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Will splitting RCA's drop the HU voltage output?
I saw this on another forum.... and wondered if its true. I have a Alpine CDA118 that is 10,000 ohm output impeadance at 2V, but i cannot find the input impedance anywhere for my JL amp MD750/1.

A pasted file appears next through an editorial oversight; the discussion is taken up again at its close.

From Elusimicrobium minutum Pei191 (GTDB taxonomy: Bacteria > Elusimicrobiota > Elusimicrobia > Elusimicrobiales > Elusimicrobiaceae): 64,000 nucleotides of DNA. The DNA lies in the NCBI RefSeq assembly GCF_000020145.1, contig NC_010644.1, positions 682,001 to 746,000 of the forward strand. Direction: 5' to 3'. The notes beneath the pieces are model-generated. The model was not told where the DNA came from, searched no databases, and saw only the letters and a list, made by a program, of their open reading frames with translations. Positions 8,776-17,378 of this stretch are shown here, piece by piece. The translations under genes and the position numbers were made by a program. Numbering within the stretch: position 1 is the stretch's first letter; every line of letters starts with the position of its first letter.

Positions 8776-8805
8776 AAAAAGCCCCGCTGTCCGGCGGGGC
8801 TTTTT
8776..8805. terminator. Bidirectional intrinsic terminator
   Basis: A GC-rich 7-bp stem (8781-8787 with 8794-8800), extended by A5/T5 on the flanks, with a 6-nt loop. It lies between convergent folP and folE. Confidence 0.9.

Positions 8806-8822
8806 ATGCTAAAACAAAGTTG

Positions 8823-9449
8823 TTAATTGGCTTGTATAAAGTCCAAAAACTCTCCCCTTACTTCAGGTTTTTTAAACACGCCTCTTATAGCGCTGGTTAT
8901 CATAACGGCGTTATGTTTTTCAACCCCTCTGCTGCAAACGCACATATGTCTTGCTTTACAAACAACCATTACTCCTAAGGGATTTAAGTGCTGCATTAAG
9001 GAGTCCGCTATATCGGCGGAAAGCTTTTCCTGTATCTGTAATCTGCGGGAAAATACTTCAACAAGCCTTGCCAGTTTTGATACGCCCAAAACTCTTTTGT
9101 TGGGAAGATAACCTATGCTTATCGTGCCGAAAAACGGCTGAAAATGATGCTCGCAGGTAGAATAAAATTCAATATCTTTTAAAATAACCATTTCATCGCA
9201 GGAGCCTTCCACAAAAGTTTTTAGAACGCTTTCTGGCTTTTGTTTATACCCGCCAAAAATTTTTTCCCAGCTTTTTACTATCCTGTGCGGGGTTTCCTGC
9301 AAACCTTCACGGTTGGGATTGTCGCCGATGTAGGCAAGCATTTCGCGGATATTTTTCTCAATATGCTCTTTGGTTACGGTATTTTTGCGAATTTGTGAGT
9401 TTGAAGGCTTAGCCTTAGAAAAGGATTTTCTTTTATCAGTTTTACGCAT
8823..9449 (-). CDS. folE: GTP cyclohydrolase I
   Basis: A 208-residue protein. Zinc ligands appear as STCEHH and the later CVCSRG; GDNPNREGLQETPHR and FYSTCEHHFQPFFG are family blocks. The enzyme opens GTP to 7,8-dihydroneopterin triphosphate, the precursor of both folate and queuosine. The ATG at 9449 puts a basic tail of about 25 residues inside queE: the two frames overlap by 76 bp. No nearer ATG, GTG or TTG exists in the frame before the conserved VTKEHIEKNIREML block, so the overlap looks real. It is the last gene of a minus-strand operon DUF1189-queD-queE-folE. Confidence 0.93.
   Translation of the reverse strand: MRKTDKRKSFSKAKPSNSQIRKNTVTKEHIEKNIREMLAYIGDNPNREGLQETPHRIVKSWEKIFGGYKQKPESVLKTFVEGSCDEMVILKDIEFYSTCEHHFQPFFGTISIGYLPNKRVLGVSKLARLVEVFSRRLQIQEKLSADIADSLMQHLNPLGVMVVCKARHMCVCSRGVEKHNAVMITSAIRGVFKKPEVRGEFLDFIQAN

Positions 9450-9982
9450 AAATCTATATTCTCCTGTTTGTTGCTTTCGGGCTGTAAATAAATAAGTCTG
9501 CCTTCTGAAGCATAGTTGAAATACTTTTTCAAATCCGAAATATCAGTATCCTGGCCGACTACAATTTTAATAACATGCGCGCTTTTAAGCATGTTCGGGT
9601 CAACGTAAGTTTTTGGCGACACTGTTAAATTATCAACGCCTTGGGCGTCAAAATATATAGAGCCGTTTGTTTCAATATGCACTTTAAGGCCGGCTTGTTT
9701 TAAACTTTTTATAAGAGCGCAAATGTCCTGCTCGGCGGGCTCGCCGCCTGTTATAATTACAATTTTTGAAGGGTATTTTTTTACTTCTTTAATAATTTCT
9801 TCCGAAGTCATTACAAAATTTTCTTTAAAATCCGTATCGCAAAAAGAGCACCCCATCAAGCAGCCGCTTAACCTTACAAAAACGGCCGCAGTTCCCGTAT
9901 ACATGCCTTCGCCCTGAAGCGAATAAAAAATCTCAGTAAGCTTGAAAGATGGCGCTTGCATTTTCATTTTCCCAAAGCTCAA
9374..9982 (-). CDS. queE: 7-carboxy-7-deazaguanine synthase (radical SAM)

Lets take a typical Alpine HU. Lets pick this one. CDA9856 Preout: 2 volts / 10,000 ohm output impedance.. Connect this HU to an Alpine amp with 10,000 ohm input impedance, the voltage is now 1 volt, cut in half. Instead of buying an Alpine amp, you found a good amp with a 47,000 ohm input impedance, the loading effect is minimal, you get 1.95v, much better than 1.0v when you interfaced an Alpine HU to an Alpine amp. I was shocked years ago when I found this. Connect two Alpine amps with splitter, you now have 0.66v. Hint: A good HU will have a 50 ohm  200 ohm output impedance. Even 1000 ohm is ok, but 10,000 ohm is stupid circuit design. Moral of story: Always check equipment specs. One HU & one amp; HU output voltage * (amplifier input impedance / (amplifier input impedance + HU output impedance)). Example. HU preout voltage: 5 volts HU output impedance: 200 ohms Amplifier input impedance: 20,000 ohms. 5 * (20,000 / (20,000 + 200)) = 4.95 volts. One HU & two or more amps Step 1. Find the total parallel impedance of all your amps since the same input signal will be driving all the amp inputs. 1 / (1 / (amp#1 input impedance) + 1 / (amp#2 input impedance) + 1/ (amp#3 input impedance ... etc)) Example: Amp #1 input impedance: 10,000 ohms Amp #2 input impedance: 20,000 ohms Amp #4 input impednace: 47,000 ohms 1 / (1 / (10,000) + 1 / (20,000) + 1/ (47,000)) = 5838 ohms Step 2. Put that 5838 ohms back into the voltage divider formula. HU output voltage * (amplifier input impedance / (amplifier input impedance + HU output impedance)). Example. HU preout voltage: 5 volts HU output impedance: 200 ohms Amplifier #1, #2, #3 parallel input impedance: 5838 ohms. 5 * (5838 / (5838 + 200)) = 4.83 volts. Last edited by craig3972; 02102014 at 03:33 PM. 
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